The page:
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      Bone status of Indian women from a low-income group and its relationship to the nutritional status.

      Osteoporosis International

      Prevalence, Urban Health, Age Distribution, Analysis of Variance, Biological Markers, analysis, Body Mass Index, Body Weight, physiology, Adult, Bone Density, Calcium, Dietary, administration & dosage, Diet, Female, Femur Neck, physiopathology, Humans, India, epidemiology, Lumbar Vertebrae, Menopause, Middle Aged, Nutritional Status, Osteoporosis, blood, Population Surveillance, methods, Poverty, Absorptiometry, Photon

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          Abstract

          Indian women from low-income groups consume diets that have inadequate calcium coupled with too few calories, proteins and micronutrients. Hospital-based data suggest that these women have osteoporotic hip fractures at a much earlier age than Western women. Studies reporting bone parameters of the Indian population involving large sample sizes are not available. This study was therefore carried out with 289 women in the 30-60-year age group to estimate the prevalence of osteoporosis and measure the bone parameters by dual energy X-ray absorptiometry (DXA). Their mean (+/- SD) age was 41.0+/-8.60 years. Their mean (+/- SD) height, weight and body mass index (BMI) were 149.1+/-5.49 cm, 49.2+/-9.85 kg and 22.1+/-3.99, respectively. Dietary intake of calcium was estimated to be 270+/-57 mg/day. The prevalence of osteoporosis at the femoral neck was around 29%. Bone mineral density (BMD) and T scores at all the skeletal sites were much lower than the values reported from the developed countries and were indicative of a high prevalence of osteopenia and osteoporosis. BMD showed a decline after the age of 35 years in cases of the lumbar spine and femoral neck. This was largely due to a decrease of bone mineral content (BMC). The nutritional status of women appears to be an important determinant of bone parameters. BMD and BMC at all the skeletal sites and whole body increased significantly with increasing body weight and BMI of women (P<0.05). However, bone area (BA) did not change with an increase in BMI. In the multiple regression analysis, apart from body weight, age, menopause and calcium intake were the other important determinants of BMD (P<0.05). In addition to these, height was also an important determinant of WB-BMC. This study highlights the urgent need for measures to improve the nutritional status, dietary calcium intake and thus the bone health of this population.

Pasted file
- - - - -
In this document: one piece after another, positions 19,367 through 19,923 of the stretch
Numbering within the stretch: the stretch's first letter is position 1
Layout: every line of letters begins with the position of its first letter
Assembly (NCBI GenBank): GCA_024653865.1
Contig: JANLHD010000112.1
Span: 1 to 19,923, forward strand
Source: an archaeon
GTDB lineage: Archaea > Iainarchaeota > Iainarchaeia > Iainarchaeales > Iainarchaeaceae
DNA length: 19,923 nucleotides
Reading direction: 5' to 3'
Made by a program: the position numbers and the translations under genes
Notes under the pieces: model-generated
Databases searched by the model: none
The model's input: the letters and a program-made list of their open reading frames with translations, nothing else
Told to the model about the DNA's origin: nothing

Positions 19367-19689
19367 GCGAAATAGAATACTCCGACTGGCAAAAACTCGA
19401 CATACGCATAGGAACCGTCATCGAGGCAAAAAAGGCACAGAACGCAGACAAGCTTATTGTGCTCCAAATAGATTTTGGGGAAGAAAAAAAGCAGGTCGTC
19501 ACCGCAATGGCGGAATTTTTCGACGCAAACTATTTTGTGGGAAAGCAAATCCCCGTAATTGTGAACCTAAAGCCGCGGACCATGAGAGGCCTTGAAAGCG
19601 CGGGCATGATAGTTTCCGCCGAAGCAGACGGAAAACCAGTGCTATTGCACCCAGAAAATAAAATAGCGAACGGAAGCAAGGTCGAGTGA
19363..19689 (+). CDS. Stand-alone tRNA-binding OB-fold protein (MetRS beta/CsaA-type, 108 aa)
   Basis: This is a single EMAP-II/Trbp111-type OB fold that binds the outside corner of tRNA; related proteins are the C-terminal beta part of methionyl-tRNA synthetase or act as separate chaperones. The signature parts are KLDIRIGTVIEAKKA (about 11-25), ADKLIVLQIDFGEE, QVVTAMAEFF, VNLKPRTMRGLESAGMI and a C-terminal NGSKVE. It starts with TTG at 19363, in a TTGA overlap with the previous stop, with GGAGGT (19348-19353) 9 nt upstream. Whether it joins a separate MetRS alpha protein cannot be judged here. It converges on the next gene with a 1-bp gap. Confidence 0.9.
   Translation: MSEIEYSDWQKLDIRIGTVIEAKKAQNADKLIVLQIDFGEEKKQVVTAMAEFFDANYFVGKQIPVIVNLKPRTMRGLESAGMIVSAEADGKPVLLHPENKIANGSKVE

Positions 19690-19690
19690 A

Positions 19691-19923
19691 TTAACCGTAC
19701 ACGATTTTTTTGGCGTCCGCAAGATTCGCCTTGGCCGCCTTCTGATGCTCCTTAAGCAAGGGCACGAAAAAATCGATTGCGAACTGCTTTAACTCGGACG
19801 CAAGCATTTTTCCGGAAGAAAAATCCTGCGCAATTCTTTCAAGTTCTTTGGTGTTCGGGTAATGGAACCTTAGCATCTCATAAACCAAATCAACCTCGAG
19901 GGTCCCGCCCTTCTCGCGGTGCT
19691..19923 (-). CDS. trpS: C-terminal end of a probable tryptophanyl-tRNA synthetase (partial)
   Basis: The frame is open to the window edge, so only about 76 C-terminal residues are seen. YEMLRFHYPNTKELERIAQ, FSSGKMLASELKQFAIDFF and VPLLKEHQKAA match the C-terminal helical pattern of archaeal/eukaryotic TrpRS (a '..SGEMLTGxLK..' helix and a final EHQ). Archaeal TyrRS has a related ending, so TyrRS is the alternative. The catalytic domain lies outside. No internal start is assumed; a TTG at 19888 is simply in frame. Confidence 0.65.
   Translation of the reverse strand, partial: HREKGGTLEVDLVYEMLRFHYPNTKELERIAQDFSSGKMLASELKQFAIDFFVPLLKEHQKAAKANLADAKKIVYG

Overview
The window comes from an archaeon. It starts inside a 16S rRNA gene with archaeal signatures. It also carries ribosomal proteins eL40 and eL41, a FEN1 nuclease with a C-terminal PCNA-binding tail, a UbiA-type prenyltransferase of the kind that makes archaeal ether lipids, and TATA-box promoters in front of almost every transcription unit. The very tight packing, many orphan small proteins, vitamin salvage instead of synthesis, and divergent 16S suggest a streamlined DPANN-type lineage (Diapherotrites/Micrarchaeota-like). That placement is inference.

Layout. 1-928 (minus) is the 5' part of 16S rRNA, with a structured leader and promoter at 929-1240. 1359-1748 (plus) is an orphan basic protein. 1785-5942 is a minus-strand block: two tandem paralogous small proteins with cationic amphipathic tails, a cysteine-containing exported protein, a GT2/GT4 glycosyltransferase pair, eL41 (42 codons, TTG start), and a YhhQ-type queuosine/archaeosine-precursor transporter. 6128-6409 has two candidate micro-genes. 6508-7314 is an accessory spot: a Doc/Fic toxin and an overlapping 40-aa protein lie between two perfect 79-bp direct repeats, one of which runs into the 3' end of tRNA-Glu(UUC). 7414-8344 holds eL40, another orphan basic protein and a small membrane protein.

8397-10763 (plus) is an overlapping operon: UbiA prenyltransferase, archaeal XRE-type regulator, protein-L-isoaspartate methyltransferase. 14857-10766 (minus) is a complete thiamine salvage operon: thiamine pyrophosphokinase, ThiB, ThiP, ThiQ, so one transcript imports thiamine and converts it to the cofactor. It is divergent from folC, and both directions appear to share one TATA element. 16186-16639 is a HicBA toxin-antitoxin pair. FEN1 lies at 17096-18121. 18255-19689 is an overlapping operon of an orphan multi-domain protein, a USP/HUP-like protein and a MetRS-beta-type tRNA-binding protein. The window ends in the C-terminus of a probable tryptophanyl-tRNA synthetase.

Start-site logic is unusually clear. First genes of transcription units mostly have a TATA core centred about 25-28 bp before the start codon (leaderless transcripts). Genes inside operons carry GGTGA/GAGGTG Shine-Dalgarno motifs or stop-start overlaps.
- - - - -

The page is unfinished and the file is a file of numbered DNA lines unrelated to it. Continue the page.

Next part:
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          Journal
          10.1007/s00198-005-1933-1
          15959616

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